The Story behind “Soon it will be over, and then you will be fine.”2 2 November 14, 2014
It comes and goes in waves. If affects 1 in 10 of us at one point or another. I avoid the ongoing conversation about it like the plague… because, frankly, it’s a downer. It’s an important conversation, but so unpalatable.
But, I create pieces about all my other joys and struggles. I guess it was gonna pour out into a piece sooner or later.
Depression. It’s a real bitch. It hurts, and doesn’t hurt. It numbs you and makes you feel like a living pile of garbage. For me (and so many others), it’s seasonal and cyclical. The bright side of it being a cyclical affliction is that there is a beginning and end to it. Emphasis on “there is an end to it.”
(On a side note, if I ever get around to starting that punk band…we will definitely be called “Cyclical Affliction”…not.)
Anyway, here is the story behind…
“Soon it will be over, and then you will be fine.” – Bronze, Sterling silver.
I have been thrown around by it for as long as I can remember. Up and down and up and down again.
There are always signs that it is on it’s way. Thunder rolls in, far on the horizon. I see it from where I’m sitting peacefully in my little rowboat full of gems and silver and self worth and peace.
Then it’s here. A sudden, violent storm. It tosses me up, up, up like a rag doll and then before I can breathe…I’m tipped into that dark, deep ocean.
At first I fight it, I struggle hard. Treading water. Mouth full of salt and sea. Screaming and Crying.
Try to desperately find a footing. Go to work. Make dinner. Clean the bathroom. Take a bath. Get dressed. Get up. Can’t get up.
The accomplishable tasks diminish rapidly. I find myself sinking slowly to the ocean floor, giving in.
And I lay there in the shadow. Staring up at the lightening that’s parading on top of the waves. Safe and quiet. Sound is muffled and life is kinder because it cannot reach you here. You don’t have to move but to ease your back into the muddy ocean bed.
I watch gentle, dark colours bleed from current to current. The picture is murky. But that doesn’t matter, because mostly my eyes are closed.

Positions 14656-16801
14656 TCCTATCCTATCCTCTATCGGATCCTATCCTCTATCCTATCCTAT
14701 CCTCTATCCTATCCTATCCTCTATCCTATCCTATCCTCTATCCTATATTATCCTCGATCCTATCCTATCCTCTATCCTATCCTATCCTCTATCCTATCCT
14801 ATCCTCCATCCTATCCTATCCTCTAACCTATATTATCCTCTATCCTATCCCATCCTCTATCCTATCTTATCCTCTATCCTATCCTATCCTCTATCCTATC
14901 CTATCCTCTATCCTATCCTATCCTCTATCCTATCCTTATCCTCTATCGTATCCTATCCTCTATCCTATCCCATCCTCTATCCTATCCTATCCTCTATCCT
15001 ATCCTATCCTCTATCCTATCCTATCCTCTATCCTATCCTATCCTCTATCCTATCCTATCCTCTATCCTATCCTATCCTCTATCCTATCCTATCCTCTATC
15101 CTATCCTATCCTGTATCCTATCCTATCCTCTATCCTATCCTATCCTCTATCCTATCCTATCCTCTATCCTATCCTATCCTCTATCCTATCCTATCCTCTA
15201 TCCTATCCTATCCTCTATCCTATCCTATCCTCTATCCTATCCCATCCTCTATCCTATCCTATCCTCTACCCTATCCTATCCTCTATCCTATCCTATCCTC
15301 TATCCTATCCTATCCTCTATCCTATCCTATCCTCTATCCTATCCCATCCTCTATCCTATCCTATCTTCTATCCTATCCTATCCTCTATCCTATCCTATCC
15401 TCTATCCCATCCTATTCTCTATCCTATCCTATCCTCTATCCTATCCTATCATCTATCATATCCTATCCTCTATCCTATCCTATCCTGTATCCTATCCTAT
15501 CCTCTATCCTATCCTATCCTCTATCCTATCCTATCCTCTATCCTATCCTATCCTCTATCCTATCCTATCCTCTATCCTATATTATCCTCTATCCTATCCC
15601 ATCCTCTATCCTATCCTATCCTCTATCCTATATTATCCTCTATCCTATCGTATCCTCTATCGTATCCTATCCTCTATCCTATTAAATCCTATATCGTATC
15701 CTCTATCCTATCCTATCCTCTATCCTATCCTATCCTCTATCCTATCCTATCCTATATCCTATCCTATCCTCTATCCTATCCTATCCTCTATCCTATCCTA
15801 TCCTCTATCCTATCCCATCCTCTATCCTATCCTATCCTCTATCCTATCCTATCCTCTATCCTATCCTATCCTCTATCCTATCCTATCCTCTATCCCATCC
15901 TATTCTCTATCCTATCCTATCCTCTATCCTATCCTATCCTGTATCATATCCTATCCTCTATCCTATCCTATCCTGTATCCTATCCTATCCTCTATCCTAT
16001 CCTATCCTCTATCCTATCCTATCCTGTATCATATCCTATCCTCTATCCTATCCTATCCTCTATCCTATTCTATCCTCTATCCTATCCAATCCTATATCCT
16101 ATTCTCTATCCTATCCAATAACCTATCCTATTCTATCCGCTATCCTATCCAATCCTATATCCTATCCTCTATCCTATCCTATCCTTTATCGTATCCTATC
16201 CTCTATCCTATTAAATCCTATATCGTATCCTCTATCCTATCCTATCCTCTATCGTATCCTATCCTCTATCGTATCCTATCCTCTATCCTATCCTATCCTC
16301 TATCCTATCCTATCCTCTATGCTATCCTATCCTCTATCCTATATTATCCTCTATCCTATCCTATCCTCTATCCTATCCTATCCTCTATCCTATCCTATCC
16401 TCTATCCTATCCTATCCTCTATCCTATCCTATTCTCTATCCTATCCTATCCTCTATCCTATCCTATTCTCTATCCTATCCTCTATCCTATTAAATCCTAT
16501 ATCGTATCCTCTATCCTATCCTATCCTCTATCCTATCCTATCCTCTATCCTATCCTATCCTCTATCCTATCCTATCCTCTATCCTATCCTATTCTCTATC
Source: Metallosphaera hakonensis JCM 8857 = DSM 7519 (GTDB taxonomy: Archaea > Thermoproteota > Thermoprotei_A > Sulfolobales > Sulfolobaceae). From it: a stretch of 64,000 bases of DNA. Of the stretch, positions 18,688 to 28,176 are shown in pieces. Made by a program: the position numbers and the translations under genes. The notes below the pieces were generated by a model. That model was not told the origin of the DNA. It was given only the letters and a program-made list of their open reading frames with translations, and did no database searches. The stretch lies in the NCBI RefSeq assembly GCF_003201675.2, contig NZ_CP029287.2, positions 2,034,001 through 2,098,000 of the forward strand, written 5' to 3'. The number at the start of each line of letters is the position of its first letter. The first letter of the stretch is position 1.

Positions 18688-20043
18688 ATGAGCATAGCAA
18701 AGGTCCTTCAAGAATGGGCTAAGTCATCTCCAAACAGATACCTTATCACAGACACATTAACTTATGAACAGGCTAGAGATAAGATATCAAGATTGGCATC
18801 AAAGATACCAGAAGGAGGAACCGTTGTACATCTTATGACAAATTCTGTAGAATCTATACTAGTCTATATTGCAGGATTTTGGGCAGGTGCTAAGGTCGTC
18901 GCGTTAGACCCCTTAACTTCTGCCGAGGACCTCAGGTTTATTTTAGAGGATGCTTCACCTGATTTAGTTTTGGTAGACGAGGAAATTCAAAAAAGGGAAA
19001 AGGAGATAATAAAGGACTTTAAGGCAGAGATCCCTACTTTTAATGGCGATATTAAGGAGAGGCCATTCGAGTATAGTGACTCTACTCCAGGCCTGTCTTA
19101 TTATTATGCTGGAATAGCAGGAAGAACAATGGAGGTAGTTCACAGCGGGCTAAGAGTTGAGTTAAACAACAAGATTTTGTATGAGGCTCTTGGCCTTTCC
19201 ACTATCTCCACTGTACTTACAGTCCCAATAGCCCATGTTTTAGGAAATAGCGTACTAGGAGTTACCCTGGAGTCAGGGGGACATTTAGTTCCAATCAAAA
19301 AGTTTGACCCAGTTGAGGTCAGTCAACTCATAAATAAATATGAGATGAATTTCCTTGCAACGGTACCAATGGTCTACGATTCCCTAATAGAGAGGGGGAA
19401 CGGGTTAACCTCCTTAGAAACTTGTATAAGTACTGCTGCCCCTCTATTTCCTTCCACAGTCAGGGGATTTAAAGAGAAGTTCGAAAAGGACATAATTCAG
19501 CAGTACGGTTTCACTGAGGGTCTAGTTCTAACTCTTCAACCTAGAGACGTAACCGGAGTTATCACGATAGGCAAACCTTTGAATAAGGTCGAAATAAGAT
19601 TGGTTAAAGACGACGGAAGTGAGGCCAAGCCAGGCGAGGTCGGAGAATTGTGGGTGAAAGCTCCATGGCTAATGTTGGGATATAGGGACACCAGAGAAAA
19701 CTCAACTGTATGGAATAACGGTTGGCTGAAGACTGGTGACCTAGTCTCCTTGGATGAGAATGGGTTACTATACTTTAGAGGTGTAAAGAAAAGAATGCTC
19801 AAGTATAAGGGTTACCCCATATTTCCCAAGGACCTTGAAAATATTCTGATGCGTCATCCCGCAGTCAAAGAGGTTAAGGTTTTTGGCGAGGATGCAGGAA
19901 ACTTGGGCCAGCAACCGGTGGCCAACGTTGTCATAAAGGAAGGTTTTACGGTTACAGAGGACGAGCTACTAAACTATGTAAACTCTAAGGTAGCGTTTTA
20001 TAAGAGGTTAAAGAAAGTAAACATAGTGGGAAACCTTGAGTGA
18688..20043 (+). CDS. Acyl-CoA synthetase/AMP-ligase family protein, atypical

My husband kisses my forehead and says, “Soon it will be over, Love. And then you will be fine.”
That simple action is like a tiny glass bubble. A float. Every day he brings me more. He ties them to my fingers and toes. In the evening, he sits and sews them patiently onto my dirty pyjamas. When he holds me, they appear around me, settling permanently on my skin.
Usually it’s two weeks before I realize that I have risen to just inches from the surface of the water. It’s a final battle. I heave myself into my little row boat and lay there in my gems and silver and self worth and peace. Oar locks are at the ready and the worst is over.
Then it’s time to create something.
So I’ve made this piece.
I’m mixing metaphors here, so bear with me.
The tools to deal with depression are everywhere and nowhere. They are floating around.
The circles echo the shape of the glass floats. There is a shovel at the bottom of the ocean. These two details are the parts of this piece that reference the above metaphor for depression.
Poetic ramblings aside, really you just have to dig yourself out in the end. The wheelbarrow carts away the rubble when the worst is over. When you’re through “digging in the dirt”, and the hardest emotional and mental work is done…for this time ‘round. When you’ve found the answers you needed, or decided that you didn’t need the answers you thought you did.
I let this piece come together on it’s own. I just made, with no set boundaries on form or media, or content. I was strangely emotional when I crafted it, which was a really wonderful departure. It’s a large bib-style necklace. If you’d like more information, or are interested in purchasing this piece, you can email firstname.lastname@example.org .
If it speaks to you, it’s done it’s work.